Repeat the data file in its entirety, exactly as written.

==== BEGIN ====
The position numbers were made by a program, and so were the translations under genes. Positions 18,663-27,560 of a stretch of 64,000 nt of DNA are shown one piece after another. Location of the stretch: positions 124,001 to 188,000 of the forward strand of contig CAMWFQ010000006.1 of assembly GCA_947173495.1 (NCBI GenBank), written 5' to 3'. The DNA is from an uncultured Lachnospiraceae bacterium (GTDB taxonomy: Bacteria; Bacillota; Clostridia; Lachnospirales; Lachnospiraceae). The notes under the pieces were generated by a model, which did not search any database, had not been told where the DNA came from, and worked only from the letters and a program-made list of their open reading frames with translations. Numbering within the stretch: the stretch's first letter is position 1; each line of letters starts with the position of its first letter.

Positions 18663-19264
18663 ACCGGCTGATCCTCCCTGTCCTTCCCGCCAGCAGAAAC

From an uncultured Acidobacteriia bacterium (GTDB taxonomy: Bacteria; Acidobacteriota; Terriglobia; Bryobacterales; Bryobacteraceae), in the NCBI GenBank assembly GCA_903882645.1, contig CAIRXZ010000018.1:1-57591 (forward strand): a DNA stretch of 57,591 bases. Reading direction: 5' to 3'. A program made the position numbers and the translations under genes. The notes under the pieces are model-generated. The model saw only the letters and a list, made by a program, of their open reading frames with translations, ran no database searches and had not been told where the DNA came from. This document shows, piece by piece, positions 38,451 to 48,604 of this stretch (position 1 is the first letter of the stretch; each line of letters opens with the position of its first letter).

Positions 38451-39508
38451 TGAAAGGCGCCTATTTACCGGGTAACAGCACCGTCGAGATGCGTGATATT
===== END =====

The position numbers were made by a program, and so were the translations under genes. Positions 18,663-27,560 of a stretch of 64,000 nt of DNA are shown one piece after another. Location of the stretch: positions 124,001 to 188,000 of the forward strand of contig CAMWFQ010000006.1 of assembly GCA_947173495.1 (NCBI GenBank), written 5' to 3'. The DNA is from an uncultured Lachnospiraceae bacterium (GTDB taxonomy: Bacteria; Bacillota; Clostridia; Lachnospirales; Lachnospiraceae). The notes under the pieces were generated by a model, which did not search any database, had not been told where the DNA came from, and worked only from the letters and a program-made list of their open reading frames with translations. Numbering within the stretch: the stretch's first letter is position 1; each line of letters starts with the position of its first letter.

Positions 18663-19264
18663 ACCGGCTGATCCTCCCTGTCCTTCCCGCCAGCAGAAAC

From an uncultured Acidobacteriia bacterium (GTDB taxonomy: Bacteria; Acidobacteriota; Terriglobia; Bryobacterales; Bryobacteraceae), in the NCBI GenBank assembly GCA_903882645.1, contig CAIRXZ010000018.1:1-57591 (forward strand): a DNA stretch of 57,591 bases. Reading direction: 5' to 3'. A program made the position numbers and the translations under genes. The notes under the pieces are model-generated. The model saw only the letters and a list, made by a program, of their open reading frames with translations, ran no database searches and had not been told where the DNA came from. This document shows, piece by piece, positions 38,451 to 48,604 of this stretch (position 1 is the first letter of the stretch; each line of letters opens with the position of its first letter).

Positions 38451-39508
38451 TGAAAGGCGCCTATTTACCGGGTAACAGCACCGTCGAGATGCGTGATATT